Image of children sitting on the floor in a classroom, raising their arms.

Review: Owl Moon

Cover of Owl Moon by Jane Yolen, illustrated by John Schoenherr

Review of Owl Moon by Jane Yolen, illustrated by John Schoenherr
New York: Philomel Books, 1987

Reviewed By Peter Shea

I started out reading thoughtfully looking over my father’s shoulder, at things he had to read for some class he was taking. Once, for a poetry class, the assignment was Robert Frost’s poem Acquainted with the Night, which contains the line, “I have outwalked the furthest city light.”

His question was, “Is that even possible, for most children, anymore?” His concern was practical: could he use this poem with sixth graders? There was also an edge of sadness in his question. He had grown up on a farm in rural North Dakota, a quarter mile from the nearest neighbor. There were no outdoor lights at night, and everyone was “acquainted with the night.” It was not something anyone bothered to mention. This difference stood in for lots of differences, including the distance separating him from his students and, to some extent, from his children. He came from a different time and a different geography. Things had different weights for him.

Owl Moon shows a father taking his daughter out into the forest, long after her bedtime, to rouse a great horned owl by hooting at it. The illustrations, for which John Schoenherr won the 1988 Caldecott Medal, make clear that the night is dark, silent, and cold – the sort of space that children are usually protected from, and kept from, by solicitous parents. The daughter has been waiting for this night a long time, and understands that they are doing something special: “going owling,” with special rules. You can’t talk. You can’t let the cold bother you. You can’t be afraid of the dark. This is a grown-up thing to do, with grown-up rules, and grown-up satisfactions: seeing something that not everybody gets to see.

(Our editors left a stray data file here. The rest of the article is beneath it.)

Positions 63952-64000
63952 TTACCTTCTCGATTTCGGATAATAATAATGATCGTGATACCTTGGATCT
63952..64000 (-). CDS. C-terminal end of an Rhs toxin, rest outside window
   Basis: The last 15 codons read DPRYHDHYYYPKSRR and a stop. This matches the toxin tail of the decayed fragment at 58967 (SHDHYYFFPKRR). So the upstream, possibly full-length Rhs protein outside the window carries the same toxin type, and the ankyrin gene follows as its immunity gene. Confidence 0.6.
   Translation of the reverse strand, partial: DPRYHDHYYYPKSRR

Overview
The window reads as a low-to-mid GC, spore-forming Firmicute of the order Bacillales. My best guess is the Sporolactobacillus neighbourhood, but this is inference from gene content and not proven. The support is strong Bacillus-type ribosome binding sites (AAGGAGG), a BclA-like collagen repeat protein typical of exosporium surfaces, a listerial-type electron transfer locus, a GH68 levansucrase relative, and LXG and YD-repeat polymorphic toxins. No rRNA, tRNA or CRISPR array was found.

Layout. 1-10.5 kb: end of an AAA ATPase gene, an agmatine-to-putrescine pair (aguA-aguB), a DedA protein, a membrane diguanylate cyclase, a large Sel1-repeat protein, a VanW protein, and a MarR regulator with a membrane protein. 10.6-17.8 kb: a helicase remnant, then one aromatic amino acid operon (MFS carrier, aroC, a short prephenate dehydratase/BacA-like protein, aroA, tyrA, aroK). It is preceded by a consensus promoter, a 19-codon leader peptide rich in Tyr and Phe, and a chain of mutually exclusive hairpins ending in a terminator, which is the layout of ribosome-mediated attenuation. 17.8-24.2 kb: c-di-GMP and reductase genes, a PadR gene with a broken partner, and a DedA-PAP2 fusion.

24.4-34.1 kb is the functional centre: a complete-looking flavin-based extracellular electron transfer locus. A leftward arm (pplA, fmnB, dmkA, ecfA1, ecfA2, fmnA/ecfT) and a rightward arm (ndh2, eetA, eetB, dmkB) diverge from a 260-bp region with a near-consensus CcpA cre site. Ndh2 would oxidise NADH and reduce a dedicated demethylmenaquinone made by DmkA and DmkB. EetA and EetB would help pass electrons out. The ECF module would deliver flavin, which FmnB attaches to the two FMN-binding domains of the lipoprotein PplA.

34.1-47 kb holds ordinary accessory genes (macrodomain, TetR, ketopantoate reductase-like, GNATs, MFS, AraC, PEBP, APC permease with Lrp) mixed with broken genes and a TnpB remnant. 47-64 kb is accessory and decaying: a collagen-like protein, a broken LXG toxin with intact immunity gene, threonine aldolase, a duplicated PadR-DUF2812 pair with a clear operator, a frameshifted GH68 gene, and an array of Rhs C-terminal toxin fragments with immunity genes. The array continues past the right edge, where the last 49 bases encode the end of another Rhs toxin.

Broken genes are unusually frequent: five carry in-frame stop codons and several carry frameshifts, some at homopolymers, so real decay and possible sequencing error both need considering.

And this grown-up adventure is – just a visit. There’s no use to be made of the owl. It isn’t part of a science project. That says something, also: adults visit their neighbors, including non-human neighbors.

Illustrated page from Owl Moon by Jane Yolen

From Owl Moon, Jane Yolen (1987), illus. John Schoenherr © Philomel Books

The counterpart to this, for some country kids, is going hunting, and reading this in rural communities will bring out those stories of this much more complex rite of passage, for older kids, and most often, for boys. If this example comes up, there’s an interesting opening to talk about different initial experiences of the non-human world, the world that, for example, comes alive at night, in the forest. In what different ways do parents introduce their children to such unfamiliar regions, and what different attitudes do the different introductions evoke?

More generally, this may well be a story that divides a class, with some children richly familiar with night adventures from wilderness camping trips and remote family cabins, and others frightened of the spaces beyond the street lights, unable to imagine feeling comfortable on a walk through the dark woods, perhaps unable to imagine that their fathers could provide enough safety and comfort for such an outing. This also can start promising conversations, as classmates come to realize the extent and variety of their differences.